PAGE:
Newly engaged (officially).

Newly engaged (officially).

It’s a funny thing that his hands shook and I cried so much after we had already discussed and decided to get married.  But simply because we didn’t have a lot of money and no one else knew we were getting married didn’t mean that we wanted to miss out on all of the experiences that people in love treasure most.  I couldn’t have loved him more.

On our way

Driving through the Keys on our way to Key West.

After spending Christmas with my family, we told them we were going to go for a little vacation in the Keys and would be back in a few days.  With that, we began our last adventure as boyfriend and girlfriend.

The Coco Plum Inn in Key West

The Coco Plum Inn in Key West.

While it was the peak of high season down in the Keys, we did manage to find a fantastic little B&B that I would recommend to anyone visiting Key West.  The family that owns The Coco Plum Inn treats every guest like another member of their family and the breakfast is unbeatable.  Given that Morgan and I weren’t having a traditional wedding, I figured, why diet like a traditional bride?  I ate biscuits with sausage gravy every morning and it was delicious.

Mimosas for the soon-to-be newly weds!

Mimosas for the soon-to-be newly weds!

We had two days in Key West before we got married and one day after, so we decided to enjoy every moment in paradise.  We visited some of the historical homes, watched street performances, ate as much as possible and made a lot of friends.  The number of people who wanted to know our story and how we decided to elope amazed us!  It seemed as though every other person in Key West was cheering us on.

Sunset cruise the night before we got married.

We went on a sunset cruise the night before we got married.

And then the day had arrived!  It was December 29, 2012 and Morgan and I were getting married.

Our wedding was scheduled for the late afternoon and as excited as I was, I was equally nervous.  While I spent a good deal of the morning telling Morgan that I felt like I was going to be sick, he remained calm and composed.  He said he felt fine and couldn’t be happier.  I left him for a few hours while I got my hair and makeup done and when he came to meet me at the salon, he just stared.  He told me I looked beautiful and then immediately following, he told me that he suddenly felt sick, too.  Clearly, nerves had gotten the better of us.

But when we met the wedding company and arrived at the beach, the nerves began to slowly subside and we realized what we were actually doing.

And it was amazing.

My husband and I.

My husband and I.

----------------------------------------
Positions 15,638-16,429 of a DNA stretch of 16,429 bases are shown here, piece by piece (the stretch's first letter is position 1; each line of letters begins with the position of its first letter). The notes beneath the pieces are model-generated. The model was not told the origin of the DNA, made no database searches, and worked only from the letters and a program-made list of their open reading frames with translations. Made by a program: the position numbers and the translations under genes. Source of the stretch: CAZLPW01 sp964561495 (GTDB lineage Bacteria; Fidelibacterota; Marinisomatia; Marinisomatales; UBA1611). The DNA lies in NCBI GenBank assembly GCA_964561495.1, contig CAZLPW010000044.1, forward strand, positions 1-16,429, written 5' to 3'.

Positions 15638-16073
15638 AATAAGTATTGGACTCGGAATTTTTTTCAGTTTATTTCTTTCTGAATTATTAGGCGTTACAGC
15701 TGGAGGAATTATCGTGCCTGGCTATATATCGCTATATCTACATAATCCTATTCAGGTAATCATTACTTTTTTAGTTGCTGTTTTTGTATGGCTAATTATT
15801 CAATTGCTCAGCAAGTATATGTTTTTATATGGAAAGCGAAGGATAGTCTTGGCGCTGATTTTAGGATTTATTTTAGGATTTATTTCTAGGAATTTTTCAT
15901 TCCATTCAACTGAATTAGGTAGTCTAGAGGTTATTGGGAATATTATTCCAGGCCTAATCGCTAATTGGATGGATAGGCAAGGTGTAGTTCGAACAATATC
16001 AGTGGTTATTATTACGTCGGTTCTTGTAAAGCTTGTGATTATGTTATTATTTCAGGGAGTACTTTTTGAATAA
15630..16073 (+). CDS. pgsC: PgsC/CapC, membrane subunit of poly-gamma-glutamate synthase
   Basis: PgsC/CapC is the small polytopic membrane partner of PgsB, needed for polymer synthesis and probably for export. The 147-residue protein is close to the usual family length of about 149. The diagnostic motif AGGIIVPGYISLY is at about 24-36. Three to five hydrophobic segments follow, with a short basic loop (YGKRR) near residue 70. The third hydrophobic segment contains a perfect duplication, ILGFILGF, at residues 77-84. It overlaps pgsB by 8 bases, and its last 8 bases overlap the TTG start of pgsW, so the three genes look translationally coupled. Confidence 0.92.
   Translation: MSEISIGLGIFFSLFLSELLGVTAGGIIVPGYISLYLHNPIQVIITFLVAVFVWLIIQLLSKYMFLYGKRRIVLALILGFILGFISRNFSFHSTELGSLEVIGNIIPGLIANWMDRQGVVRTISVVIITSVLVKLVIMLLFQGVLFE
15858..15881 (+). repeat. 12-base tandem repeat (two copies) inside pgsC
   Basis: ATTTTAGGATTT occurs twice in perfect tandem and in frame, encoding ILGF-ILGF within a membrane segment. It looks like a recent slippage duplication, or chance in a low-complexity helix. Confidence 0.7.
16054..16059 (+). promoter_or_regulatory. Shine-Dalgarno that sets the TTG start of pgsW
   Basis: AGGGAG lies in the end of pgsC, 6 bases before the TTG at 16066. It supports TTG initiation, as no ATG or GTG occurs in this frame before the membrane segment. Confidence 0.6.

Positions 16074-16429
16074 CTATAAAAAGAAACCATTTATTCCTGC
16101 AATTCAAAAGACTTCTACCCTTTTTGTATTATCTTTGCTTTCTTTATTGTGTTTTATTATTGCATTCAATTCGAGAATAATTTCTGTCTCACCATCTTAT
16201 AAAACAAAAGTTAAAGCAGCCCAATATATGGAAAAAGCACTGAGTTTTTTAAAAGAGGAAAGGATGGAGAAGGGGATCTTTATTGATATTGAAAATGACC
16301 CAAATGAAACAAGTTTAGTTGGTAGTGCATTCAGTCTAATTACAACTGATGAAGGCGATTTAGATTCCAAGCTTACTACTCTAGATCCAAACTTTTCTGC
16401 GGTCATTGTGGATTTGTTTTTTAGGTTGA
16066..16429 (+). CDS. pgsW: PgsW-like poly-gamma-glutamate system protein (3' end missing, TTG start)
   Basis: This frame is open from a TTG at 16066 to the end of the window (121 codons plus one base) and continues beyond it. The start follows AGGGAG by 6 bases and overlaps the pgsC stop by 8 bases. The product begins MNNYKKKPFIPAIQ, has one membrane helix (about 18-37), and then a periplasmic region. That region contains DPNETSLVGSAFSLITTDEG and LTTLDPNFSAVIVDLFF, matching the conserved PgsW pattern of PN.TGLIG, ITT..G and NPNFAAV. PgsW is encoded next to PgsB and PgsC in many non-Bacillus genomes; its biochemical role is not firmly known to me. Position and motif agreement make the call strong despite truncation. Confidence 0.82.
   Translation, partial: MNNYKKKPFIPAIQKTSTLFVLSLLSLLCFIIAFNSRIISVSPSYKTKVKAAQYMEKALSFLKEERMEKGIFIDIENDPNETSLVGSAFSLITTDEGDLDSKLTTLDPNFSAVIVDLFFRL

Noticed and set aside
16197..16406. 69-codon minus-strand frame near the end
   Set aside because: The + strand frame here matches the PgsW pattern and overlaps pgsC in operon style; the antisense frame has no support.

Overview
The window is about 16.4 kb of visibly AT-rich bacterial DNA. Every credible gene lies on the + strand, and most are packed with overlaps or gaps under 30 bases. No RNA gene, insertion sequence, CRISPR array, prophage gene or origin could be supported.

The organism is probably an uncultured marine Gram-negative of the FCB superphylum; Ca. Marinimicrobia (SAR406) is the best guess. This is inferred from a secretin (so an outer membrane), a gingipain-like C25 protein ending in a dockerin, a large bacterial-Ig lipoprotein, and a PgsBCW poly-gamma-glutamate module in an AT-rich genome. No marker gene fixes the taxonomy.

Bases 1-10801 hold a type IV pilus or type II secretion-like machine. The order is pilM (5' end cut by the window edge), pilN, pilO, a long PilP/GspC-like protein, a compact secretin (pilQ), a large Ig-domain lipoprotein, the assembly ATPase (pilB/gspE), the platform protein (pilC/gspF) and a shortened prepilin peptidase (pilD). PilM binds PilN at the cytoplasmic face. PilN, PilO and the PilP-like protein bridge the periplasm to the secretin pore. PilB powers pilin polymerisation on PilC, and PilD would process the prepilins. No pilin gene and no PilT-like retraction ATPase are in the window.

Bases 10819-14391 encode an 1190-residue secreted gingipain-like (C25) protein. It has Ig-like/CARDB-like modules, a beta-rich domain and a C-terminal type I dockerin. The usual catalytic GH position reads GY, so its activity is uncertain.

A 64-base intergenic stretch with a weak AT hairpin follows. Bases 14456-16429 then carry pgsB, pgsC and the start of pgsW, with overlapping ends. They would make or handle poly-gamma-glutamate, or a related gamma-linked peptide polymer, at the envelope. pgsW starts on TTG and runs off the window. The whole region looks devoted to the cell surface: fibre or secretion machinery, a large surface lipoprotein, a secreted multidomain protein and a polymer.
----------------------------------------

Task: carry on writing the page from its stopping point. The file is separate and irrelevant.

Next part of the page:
Upon arriving back from Key West, we told nine different groups of family members in nine different ways (over dinner, over breakfast, Skype, email, phone, in the car, over coffee) … but that’s a story for another time.

Suffice to say, everyone was supportive and expressed a great deal of love and happiness.

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365 Days as a Globetrotter

Me and my backpack (that I bought sophomore year!) in Bangkok

Happy anniversary to me and my backpack!

One year ago today, I left the West Palm Beach airport headed to Durban, South Africa.  I’d graduated from UNC in May, worked at Seacamp from then until October and for about a week at the end of October, I wondered whether to accept a job at Seacamp or to head into the corporate world.

…And naturally, I boarded a plane to Africa.

My plan, or what I had of one, was to see Morgan and stay the three months in South Africa that my visitor’s visa would allow.  Twelve months later, here I am with Morgan in our apartment in Phuket, Thailand getting takeout for dinner and thinking about how it is that I got here.

The following are some initial thoughts:
-Morgan was working in Durban and we hadn’t seen each other for nearly 10 months.  A visit was slightly overdue.
-As a Cuban/Japanese/Irish/second-generation American, maybe I was meant to feel fairly comfortable in any part of the world.
-I’d never been to Asia.
-I quit my nanny job in South Africa.  ‘Communists’/’boorish Americans’ do things like that.
-South Africa has somewhere between a 25%-33% unemployment rate meaning unless I had a PhD or 5+ years work experience in a particular field, as a foreigner, I wasn’t about to be hired (hence the nanny job).
-Morgan was at a break-point in his eTV career and wanted to travel.
-We were both looking for adventure…and needed to find a country where we could both get jobs.
-I wanted to still be near the beach.